HOMETeaching Peace from Tales of the City: Peace Education through the Memoryscapes of Nagasaki Patporn Phoothong
Reflections of Refugees in Africa Wyclife Ong'eta Mose
Freedom of Expression Under Threat in Zambia Mariateresa Garrido
Women’s Political Representation in Sri Lanka: Leading towards Prosperity or Peril Pujika Rathnayake
The political Crisis of the 2017 Honduran Election Daniel Bagheri S.
Notes On A Controversy Amardo Rodriguez
RECENT ARTICLES The Unraveled and Disquieting Human Rights Violation of Afghanistan Priya Pandey
Nepal's recovery process since the 2015 earthquake Jini Agrawal
Challenges and prospects of AU to implement the Ezulwini Consensus: The case of collective security and the use of force Tunamsifu Shirambere Philippe
The Right to Food Shant Melkonian
Land of the Golden Pagodas: Checking in on Myanmar’s Peace Process Monica Paniagua
Douglas Janoff on LGBTQIA Human Rights Luciana Téllez
Common Things: Communication, Community, Communal Peacebuilding Lina Patricia Forero Martínez
Periodismo Ciudadano e Internet Gina Paola Parra
Water Security in the Sixaola River Basin Adrián Martinez Blanco and Diana Ubico Durán
Reborn Arunima Chouguley
An Open Letter to the American People: Political Responsibility in the Nuclear Age Richard Falk, David Krieger, and Robert Laney
Last Updated: 11/03/2005Arab Media Freedom and 7,000 Dead Chickens
Media freedom is virtually non-existent in the Arab World where freedom in the conventional sense is itself a mirage. But media freedom is now worth a story as things are changing, albeit slowly. The snail-paced changes being witnessed in the media scene, especially in the Arabian Gulf states where Sheikhdoms have made sure no free media existed, is interesting to watch. And nothing can be better than a ringside view.
Media freedom, as the democratic world understands, is alien to this part of the world. Every fact needs to be "officialised" with government versions getting precedence. More often than not, it is only the "official" version one gets to see in print. Reportage is strictly limited to profile based write-ups, press conferences in snazzy hotels, or simply PR verbiage glorifying trivia.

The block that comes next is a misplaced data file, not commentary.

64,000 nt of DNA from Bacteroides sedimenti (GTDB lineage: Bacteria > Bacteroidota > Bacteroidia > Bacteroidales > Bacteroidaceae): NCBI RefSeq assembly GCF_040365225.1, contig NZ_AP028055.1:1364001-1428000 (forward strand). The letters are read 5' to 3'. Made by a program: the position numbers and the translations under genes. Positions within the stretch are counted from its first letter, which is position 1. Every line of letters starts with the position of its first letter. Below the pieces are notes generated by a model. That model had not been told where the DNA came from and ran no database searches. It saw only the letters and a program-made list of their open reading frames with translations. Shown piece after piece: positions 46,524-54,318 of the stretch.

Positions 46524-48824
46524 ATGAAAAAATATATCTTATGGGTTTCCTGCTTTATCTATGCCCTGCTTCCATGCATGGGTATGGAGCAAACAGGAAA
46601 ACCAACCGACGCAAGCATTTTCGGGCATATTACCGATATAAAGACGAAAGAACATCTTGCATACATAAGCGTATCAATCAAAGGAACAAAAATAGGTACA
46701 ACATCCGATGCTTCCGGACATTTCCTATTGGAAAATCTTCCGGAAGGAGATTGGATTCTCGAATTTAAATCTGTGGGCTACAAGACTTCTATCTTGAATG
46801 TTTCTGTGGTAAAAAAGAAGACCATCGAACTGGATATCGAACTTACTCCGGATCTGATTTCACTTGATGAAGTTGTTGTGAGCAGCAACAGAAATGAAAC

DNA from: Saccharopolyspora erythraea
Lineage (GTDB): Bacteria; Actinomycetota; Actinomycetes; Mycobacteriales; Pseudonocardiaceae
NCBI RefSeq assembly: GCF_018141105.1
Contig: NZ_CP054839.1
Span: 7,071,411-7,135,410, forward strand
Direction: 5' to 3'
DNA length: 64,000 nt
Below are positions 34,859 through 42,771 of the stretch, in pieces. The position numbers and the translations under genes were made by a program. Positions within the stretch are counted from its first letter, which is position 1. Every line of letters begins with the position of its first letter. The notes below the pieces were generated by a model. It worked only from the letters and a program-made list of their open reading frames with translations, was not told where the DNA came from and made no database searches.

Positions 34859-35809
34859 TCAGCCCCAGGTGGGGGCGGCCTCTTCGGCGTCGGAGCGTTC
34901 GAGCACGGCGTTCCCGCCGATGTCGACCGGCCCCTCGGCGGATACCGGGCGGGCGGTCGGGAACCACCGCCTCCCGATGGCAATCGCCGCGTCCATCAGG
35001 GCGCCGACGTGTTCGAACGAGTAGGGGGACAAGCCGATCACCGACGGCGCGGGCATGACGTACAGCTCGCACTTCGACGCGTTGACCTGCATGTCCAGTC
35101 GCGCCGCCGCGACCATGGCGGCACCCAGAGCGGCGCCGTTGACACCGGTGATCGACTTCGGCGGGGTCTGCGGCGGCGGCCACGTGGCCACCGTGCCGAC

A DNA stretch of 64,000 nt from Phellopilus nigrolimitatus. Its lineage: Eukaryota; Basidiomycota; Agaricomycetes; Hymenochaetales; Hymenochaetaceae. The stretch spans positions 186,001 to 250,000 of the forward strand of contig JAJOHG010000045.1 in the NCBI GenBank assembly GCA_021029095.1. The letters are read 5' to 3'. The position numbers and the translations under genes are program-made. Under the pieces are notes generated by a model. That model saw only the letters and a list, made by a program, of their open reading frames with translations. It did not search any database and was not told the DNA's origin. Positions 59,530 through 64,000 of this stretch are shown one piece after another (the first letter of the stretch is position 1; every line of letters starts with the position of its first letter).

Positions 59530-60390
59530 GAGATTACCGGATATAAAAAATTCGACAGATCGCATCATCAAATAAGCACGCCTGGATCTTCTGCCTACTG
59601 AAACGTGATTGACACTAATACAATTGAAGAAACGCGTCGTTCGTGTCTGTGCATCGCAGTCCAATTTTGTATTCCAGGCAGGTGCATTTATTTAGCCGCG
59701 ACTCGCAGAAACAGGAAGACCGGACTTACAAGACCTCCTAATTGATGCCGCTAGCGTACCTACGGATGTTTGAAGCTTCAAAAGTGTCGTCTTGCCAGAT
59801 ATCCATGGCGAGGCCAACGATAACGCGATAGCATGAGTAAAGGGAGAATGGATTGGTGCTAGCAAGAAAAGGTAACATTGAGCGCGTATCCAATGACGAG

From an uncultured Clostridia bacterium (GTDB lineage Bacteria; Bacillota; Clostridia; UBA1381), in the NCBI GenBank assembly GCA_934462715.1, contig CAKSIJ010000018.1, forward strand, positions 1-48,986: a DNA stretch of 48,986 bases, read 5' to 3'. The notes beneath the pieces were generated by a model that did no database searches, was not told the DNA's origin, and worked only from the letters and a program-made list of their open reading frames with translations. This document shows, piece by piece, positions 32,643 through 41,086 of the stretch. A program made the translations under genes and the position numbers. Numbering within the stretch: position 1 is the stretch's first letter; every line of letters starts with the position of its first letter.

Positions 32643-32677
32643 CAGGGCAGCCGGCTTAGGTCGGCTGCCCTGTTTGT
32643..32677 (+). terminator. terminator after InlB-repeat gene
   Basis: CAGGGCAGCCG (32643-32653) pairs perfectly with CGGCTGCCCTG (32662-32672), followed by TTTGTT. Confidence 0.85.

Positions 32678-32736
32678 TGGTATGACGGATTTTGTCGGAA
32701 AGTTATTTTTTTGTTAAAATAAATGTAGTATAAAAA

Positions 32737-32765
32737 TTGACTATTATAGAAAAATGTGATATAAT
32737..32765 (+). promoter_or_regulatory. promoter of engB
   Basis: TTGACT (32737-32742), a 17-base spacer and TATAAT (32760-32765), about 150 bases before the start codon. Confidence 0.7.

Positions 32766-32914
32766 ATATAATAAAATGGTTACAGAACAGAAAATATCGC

A rather funny media system where marketing managers/executives attend press conferences - perhaps as a reassurance to the PR agency that the fluff would go into print while they quid pro quo with advertisements - is a sample of the media culture here.
This is one region where PR agencies are practically worshipped by media personnel, and government department and agencies "thank" beat reporters with expensive gifts or doles for their services.
How else would the act of a construction company giving a meal - just one meal - for workers who toiled to erect a massive structure become a "story"? A PR agency in Dubai actually had the gall to send out a statement and pictures of the company doing the "meal charity."
To camouflage the violations of basic labour rights like payment of wages, proper accommodation and food commonly seen in the construction sector in the United Arab Emirates, such acts of "generosity" need to be highlighted. And pliable media elements that practically eat out of the hands of PR agencies dovetail with the needs.
The Arabian Gulf is also where "awards" for best reporting of an event (usually state-sponsored) essentially means rewarding the reporter who chooses not to rub the organisers the wrong way. And when money means quite a lot in an industry that thrives on underpaid pen-pushers, organizers rub their hands in glee.
While the awards and rewards remain - and are likely to stay for the unforeseeable future - a few ripples of free reporting have been sighted of late. Stories that actually take the authorities head-on, reports that make officials squirm, articles that call a spade a spade - are all being seen.
The boom matters
Skyrocketing oil prices and the wealth it brought in has had certain obvious impact on the development of these countries. To cite an example, the United Arab Emirates - which along with Saudi Arabia is arguably the least media freedom-friendly among the Arabian Gulf states - is riding the wave of an unprecedented economic boom.
With the real estate scene ushering in changes to more than the desert landscape, the nation that comprises seven emirates (akin to states or provinces) ruled by seven different families is in the midst of a never-before rush of foreign businessmen and investors. Things only got better post-9/11 when the cash-rich Arab investors - particularly those from the Gulf States - went around seeking non-Western alternatives in which to dump the petro-dollars that kept piling up as the oil prices shot through the roof. Today, the United Arab Emirates happens to be among the leading beneficiaries of this wealth.
The rapid growth in the real estate sector led to an influx of foreign companies and workers of all varieties. That obviously led to the mini-boom being experienced in the non-Arabic media scene.
The so called "free zones" that sprung up in Dubai - one of the seven emirates of the United Arab Emirates and a city modeled on Singapore - became a haven for every industry and sector including media. Freer among the Arab cities, Dubai saw the opportunity early enough to post the ‘Welcome’ sign at its entry points.